By Colin Woodard / July 21, 2016
On September 12, 1995, Bob Gorgone stood on a pier with hundreds of fellow shipyard workers and watched his career slip away.
As the John F. Kennedy floated out of the Philadelphia Navy Yard, the aircraft carrier’s speakers played the theme from “Rocky,” but the workers—many of them wearing black t-shirts that read “Doom on the Delaware”—felt anything but triumphant. The $491-million retrofit they had just finished on the Kennedy was the last paying job for the nearly two-century old shipyard. Then the ship fired an 11-gun salute to the yard and its now unemployed workers.
“You could hear a pin drop,” recalls Gorgone who was a top manager at the time. “People just looked at one another and hugged one another and said, ‘Have a nice life,’ and went home.”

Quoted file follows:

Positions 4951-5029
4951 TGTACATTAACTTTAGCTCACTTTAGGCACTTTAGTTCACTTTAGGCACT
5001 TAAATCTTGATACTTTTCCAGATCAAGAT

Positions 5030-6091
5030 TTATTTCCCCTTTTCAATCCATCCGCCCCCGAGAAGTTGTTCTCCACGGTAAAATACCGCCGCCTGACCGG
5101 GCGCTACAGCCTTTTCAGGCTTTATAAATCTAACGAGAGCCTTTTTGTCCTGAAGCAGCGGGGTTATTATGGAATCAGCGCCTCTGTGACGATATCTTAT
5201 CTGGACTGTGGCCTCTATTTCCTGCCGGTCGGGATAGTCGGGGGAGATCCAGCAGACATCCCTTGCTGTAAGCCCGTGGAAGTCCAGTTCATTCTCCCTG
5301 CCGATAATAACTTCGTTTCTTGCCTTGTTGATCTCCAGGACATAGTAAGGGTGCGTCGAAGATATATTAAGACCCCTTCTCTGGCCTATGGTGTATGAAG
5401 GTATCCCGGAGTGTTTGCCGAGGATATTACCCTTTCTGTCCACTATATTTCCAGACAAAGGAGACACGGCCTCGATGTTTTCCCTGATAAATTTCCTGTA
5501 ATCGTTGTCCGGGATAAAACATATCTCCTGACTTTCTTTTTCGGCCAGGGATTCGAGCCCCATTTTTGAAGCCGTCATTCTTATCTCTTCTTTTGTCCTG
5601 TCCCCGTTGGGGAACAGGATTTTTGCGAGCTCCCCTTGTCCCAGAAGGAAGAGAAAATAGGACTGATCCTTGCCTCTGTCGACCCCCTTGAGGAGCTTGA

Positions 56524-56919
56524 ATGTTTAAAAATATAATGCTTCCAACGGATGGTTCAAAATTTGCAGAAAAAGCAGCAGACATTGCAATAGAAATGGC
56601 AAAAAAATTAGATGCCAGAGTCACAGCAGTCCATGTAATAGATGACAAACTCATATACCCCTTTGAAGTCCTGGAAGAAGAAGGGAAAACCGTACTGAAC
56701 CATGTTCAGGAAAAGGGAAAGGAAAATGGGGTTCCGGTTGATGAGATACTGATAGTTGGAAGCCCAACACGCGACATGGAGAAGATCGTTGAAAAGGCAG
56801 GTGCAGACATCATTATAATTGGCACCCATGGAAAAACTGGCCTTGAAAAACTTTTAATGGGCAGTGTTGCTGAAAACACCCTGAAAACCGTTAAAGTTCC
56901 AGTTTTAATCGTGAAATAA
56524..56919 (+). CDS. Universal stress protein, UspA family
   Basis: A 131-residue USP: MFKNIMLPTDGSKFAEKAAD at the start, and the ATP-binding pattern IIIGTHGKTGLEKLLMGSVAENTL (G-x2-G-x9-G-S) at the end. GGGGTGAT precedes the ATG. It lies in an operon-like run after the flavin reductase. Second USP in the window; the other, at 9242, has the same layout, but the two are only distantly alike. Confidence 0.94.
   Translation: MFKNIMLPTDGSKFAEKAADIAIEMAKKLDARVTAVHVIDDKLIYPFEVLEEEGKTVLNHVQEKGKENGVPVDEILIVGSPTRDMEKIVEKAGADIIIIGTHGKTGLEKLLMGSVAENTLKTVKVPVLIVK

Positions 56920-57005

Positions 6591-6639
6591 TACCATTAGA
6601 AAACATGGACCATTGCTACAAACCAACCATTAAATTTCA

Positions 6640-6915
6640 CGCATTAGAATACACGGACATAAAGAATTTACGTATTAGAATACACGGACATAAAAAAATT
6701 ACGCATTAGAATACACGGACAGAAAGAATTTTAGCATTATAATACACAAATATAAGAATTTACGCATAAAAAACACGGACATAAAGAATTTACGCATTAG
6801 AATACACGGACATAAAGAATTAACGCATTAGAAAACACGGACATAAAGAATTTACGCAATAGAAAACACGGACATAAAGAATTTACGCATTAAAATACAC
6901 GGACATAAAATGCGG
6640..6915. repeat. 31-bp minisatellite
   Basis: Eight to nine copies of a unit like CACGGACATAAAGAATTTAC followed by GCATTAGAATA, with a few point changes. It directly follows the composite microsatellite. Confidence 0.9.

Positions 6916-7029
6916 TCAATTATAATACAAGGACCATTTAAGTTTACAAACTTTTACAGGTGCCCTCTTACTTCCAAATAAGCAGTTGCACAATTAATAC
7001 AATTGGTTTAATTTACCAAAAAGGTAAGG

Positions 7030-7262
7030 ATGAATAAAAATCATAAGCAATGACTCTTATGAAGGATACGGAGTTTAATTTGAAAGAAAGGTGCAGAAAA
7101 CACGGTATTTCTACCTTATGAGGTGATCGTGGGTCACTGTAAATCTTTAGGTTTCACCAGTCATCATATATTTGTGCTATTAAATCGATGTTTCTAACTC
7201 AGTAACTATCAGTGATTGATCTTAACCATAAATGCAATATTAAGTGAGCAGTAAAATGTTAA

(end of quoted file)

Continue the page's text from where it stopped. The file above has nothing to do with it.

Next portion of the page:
The Yard was already a ghost town, its workforce having fallen from 12,000 to 2,000 over two years as the curtain slowly came down on a facility the post-Cold War military no longer needed.
Twenty-one years later, the 1,200-acre Navy Yard is booming. At the base of Pier 6, a thousand workers are assembling 50,000-ton tankers at a state-of-the-art $400 million, Norwegian-owned commercial shipyard. Thousands more work in swank new office and laboratory buildings a quarter-mile to the west that house T-cell cancer therapy researchers, investment advisors and a large chunk of drug giant GlaxoSmithKline’s North American operations. There’s a brand new 4.5-acre park designed by renowned landscape architect James Corner (of New York City High Line fame), with a running track, ping pong tables and hammocks among the benches and Adirondack chairs; a trendy Marc Vetri restaurant in one of the base’s former gatehouses; and, across a canal, the teeming 340,000-square foot Tastykake bakery, an iconic Philadelphia institution transplanted to in 2010 from its 88-year old North Philadelphia factory.